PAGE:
Stocks plunge as Wall Street, White House see recession risk

CDC calls for further social distancing in US to prevent coronavirus spread

NEW YORK (AP) — Biggest drop ever. Worst day since. The stock has heard a lot of that over the past few weeks.

The market outdid itself again Monday, though not in a good way. The Dow Jones Industrial Average dropped 2,997 points. That's the index's biggest point drop of all time, eclipsing the 2,352-point fall it had on Thursday.

For the second time in just three days, the market plunged the most percentage-wise since Oct. 19, 1987. The 13% drop in the Dow ranks second only to the 22.6% plunge it had then, on Black Monday.

The stock market's nosedive came as voices from Wall Street to the White House said the coronavirus outbreak is likely dragging the economy into a recession.

The Trump administration joined many state and local governments in encouraging people to practice “social distancing” and to avoid large gatherings.

“The real fear is going to be if people are going into hibernation, how long will that be and we have no way of having any knowledge to answer that question,” said Adam Taback, chief investment officer for Wells Fargo Private Wealth Management.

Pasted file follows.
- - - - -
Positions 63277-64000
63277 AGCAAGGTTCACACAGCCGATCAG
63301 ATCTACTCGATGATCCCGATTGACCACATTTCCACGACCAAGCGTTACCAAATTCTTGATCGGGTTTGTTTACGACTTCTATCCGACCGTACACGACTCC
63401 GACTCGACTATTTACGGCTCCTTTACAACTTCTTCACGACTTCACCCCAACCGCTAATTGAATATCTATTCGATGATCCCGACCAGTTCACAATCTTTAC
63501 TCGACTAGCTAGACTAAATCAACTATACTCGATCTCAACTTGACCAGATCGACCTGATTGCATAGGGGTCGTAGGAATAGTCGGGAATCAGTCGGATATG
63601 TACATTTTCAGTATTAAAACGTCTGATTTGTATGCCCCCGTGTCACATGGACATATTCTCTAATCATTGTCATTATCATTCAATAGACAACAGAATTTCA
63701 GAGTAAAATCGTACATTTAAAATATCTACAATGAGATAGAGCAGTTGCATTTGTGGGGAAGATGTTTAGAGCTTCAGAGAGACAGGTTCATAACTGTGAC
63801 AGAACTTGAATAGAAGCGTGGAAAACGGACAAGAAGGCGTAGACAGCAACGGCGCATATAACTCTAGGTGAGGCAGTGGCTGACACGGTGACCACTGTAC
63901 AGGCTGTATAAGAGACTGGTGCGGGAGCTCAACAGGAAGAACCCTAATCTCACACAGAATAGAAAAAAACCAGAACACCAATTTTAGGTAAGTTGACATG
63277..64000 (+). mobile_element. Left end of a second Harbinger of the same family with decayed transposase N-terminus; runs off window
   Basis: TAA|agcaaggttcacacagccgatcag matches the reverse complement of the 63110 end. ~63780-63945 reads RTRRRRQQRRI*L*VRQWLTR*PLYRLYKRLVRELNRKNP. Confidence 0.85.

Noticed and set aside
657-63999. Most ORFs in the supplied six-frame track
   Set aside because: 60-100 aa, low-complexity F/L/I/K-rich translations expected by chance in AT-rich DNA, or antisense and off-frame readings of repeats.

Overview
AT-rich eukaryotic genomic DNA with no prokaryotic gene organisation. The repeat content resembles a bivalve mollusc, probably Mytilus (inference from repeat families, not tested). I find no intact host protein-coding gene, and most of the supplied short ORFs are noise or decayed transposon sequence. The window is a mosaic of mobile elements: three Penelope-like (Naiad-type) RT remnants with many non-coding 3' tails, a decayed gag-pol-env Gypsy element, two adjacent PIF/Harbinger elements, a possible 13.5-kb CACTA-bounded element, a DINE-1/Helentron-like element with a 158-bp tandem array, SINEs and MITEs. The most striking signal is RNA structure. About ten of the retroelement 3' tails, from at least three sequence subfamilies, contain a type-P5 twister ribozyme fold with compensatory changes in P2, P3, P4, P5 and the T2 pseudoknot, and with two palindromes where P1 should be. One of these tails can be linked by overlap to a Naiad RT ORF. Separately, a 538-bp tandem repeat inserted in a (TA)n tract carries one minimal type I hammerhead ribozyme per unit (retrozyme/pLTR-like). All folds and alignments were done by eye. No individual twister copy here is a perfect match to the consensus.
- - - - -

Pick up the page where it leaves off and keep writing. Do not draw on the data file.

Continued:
The Fed on Sunday cut its key interest rate to near zero.

The Bank of Japan also announced more stimulus Monday.

The price of crude oil dropped more than 8%. Bond prices soared as investors sought safety.

The biggest banks in the U.S. moved in unison to conserve cash through the first half of the year.

The Financial Services Forum, which represents Bank of America, Bank of New York Mellon, Citigroup, Goldman Sachs, JP Morgan Chase, Morgan Stanley, State Street, and Wells Fargo, said members would suspend stock buybacks for first quarter and the second quarter due to the virus outbreak.

Companies in every sector are buckling under the spread of the coronavirus Monday.

Box office ticket sales plunged to their lowest levels in at least 20 years in North America to among Hollywood’s worst weekends ever.

More people went to the movies the weekend after Sept. 11, 2001.

Business asks government to act to avert ‘devastating’ hit

The nation’s largest business organization is asking government leaders to act rapidly to help companies have access to cash and avert a “potentially devastating” hit to the economy as the coronavirus pandemic forces closures and quarantines worldwide.

In a letter to President Donald Trump and congressional leaders, the U.S. Chamber of Commerce called for legislation including a three-month cancellation of the taxes companies pay to support Social Security, Medicare and unemployment insurance.

The chamber said in a statement accompanying the letter that acting quickly could “mitigate the potentially devastating economic effects” of the virus’ spread.

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